Just over two years ago in 2012, the Lee Building celebrated its centennial to much fanfare and fond recollection as one of Mount Pleasant’s most iconic landmarks. One hundred (and two) years on, it operates nearly just the same as ever, with an assortment of small businesses and residents occupying the 7-story building heralded as the first skyscraper in the city. Designed by English architect Arthur Julius Bird, the building features a prototypical brick and stone masonry design, a look that was fairly new on the West Coast when it was completed 1912. Bird is also remembered as a pioneering force in city zoning and planning, with a particular focus on residential construction on sloped areas – a convenient match for Mount Pleasant’s hilly landscape.
The Lee, which sits on land that once was home to a large church, is named for Herbert O. Lee, a local businessman who originally opened H.O. Lee Grocery at 2425 Main Street (now home to F As In Frank. In addition to being president of the Westminster Lacrosse Club, Lee was well known as a successful, politically-minded man with plenty to offer the growing Mount Pleasant community.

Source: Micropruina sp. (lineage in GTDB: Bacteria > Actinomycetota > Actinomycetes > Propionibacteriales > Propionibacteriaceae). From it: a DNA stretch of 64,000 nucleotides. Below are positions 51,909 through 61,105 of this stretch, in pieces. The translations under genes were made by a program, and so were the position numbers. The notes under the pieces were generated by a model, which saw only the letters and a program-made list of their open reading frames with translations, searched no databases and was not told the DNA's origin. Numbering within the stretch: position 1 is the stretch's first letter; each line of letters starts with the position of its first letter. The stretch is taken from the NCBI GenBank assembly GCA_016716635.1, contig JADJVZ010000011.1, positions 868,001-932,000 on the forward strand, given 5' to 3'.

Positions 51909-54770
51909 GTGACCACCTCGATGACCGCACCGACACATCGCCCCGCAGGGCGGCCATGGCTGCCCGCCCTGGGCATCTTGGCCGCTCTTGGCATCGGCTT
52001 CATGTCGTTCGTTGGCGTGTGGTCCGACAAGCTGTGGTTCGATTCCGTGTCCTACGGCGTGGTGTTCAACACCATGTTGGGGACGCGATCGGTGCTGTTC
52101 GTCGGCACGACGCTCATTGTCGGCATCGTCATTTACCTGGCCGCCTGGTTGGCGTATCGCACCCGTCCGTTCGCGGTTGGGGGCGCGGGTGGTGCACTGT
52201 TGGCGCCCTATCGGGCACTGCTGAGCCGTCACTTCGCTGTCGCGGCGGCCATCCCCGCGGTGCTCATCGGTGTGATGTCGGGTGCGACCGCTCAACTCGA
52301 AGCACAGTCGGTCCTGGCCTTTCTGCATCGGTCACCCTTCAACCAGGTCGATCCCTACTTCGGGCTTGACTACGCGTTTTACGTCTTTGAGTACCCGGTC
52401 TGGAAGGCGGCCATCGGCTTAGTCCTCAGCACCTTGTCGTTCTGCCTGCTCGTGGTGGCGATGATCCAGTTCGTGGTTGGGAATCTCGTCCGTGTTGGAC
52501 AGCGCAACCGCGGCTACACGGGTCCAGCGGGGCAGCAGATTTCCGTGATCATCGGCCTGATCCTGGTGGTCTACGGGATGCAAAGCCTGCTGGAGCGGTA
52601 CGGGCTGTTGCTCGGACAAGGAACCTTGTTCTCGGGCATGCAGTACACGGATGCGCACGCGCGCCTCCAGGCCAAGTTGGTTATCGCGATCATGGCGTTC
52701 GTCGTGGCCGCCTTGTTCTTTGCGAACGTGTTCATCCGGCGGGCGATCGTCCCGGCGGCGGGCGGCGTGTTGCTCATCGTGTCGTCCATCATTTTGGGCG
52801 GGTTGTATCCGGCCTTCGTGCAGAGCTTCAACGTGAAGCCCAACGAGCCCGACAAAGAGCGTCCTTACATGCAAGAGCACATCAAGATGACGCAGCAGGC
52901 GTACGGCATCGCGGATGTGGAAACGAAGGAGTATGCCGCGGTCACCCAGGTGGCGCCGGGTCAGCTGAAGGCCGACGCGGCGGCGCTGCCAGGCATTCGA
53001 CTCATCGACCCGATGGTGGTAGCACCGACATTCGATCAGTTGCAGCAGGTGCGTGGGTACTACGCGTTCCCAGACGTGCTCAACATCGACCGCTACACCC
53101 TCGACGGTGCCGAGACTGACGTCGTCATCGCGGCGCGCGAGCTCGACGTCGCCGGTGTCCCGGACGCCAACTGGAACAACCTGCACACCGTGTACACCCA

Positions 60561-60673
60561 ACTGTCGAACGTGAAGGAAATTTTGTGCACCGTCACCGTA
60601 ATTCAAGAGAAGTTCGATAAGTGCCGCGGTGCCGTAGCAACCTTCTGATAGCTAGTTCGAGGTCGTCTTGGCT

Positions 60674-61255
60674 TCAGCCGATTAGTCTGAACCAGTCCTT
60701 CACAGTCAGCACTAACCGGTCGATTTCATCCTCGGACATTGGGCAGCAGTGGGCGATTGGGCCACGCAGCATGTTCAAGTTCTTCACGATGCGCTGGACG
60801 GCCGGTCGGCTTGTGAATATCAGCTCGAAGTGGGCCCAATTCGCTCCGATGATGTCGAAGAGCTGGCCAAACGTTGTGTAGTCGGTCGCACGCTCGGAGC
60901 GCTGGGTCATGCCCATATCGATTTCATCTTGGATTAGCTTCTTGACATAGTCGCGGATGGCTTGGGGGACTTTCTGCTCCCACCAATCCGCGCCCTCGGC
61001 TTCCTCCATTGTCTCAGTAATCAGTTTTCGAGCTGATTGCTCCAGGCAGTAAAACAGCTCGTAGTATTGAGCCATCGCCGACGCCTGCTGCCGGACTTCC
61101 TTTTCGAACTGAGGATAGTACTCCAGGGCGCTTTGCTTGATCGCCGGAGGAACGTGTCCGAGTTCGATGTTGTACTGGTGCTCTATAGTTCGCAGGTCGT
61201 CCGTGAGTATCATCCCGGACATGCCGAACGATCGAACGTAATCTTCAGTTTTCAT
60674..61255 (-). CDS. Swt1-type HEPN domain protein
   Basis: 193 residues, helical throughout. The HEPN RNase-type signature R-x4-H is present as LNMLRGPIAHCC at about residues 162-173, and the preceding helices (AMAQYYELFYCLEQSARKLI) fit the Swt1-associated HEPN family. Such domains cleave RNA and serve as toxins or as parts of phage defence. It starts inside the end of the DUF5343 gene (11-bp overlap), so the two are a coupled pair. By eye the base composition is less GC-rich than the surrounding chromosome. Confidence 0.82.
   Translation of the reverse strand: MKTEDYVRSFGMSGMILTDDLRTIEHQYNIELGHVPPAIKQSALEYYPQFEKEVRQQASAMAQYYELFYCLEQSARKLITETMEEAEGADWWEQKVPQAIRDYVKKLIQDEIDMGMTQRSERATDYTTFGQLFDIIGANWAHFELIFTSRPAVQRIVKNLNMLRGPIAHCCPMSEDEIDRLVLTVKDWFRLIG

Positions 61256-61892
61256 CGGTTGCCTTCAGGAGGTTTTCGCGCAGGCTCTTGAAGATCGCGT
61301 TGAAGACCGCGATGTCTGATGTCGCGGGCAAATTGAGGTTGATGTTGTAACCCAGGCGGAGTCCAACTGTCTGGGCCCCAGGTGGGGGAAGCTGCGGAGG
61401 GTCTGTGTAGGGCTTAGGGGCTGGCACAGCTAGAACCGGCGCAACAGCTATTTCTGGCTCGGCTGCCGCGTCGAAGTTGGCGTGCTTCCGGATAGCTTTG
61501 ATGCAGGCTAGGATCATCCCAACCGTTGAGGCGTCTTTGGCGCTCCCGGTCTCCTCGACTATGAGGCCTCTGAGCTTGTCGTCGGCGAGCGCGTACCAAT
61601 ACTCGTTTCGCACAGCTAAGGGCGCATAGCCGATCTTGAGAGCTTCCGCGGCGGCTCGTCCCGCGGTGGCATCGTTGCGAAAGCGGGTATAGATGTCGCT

Inside, the 7-storey building still retains many of the historic features, including an original elevator (now out-of-service) complete with antique chandelier and copper walls, mahogany railings on the stairway, and elegant marble walls and flooring on the main level. It’s a happy wonder that over the last century – including a period of dilapidation in the 1960s and ‘70s – that much of the original façade and interior remain intact.
Even the sidewalk outside The Lee boasts a story: in 1952, coinciding with the widening of Broadway as a major thoroughfare, the arcade-style sidewalk was constructed offering a unique covered passage for local shoppers and residents. This meant the removal of the front section of shops (rather than tearing down the entire building) and maintaining the original pillars for support. The building still towers as one of the few (for now) visible high-rises at the Main and Broadway intersection, so enjoy a look inside and out next time you find yourself in the ‘hood.